In general, there are some guidelines, according to the Oklahoma Bar Association, that parents should follow, which are known as the “Ten Commandments” for parental moral conduct. For example, parents should avoid bad-mouthing their exes to their children, which may worry a child or make the child feel like he or she must take sides. Similarly, arguing during visitation drop-offs or pick-ups should be avoided.
Visitations should occur at reasonable hours so the child can make the most of the time with his or her other parent. If, for some reason, a parent has to miss a visitation period, this fact should be communicated well in advance in order to avoid disappointing the child. If changes in visitation rights need to be made, it is important for parents to try to work together and come up with a visitation schedule that meets the child’s needs. In addition, a parent should make the most of his or her visitation time by focusing solely on the child, without making unreasonable promises or interrogating the child about the other parent’s life. Furthermore, the parent with whom the child resides should prepare the child for visitation periods with the other parent, so that the child is ready and available when the visitation period is to occur.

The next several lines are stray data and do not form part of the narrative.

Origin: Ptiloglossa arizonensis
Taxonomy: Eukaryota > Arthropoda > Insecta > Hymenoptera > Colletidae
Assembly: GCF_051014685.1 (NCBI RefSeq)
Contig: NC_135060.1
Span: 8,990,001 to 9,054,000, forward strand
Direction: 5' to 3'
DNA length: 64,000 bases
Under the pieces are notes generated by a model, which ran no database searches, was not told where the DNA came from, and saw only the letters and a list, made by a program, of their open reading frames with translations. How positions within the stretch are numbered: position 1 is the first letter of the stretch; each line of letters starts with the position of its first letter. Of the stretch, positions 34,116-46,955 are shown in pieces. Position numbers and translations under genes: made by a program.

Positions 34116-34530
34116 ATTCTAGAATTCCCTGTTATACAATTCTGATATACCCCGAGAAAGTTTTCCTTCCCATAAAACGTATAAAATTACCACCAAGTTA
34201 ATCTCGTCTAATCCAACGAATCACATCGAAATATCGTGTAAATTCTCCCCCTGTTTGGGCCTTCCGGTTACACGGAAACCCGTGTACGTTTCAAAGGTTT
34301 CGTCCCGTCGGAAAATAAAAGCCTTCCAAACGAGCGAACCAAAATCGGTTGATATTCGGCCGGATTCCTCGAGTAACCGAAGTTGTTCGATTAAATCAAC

Additionally, it typically is wise to avoid quickly introducing a child to a person whom a parent is dating post-divorce or for a parent to visit children while under the influence of alcohol. In the end, both parents should honor the child’s best interests in terms of his or her emotional, spiritual and physical health.
It is important for parents to remember that they are both responsible for helping their children work through the divorce process. Parents who can work together can often make decisions that are in the best interests of the child. Doing so can help both the child and their parents make the most of their time together.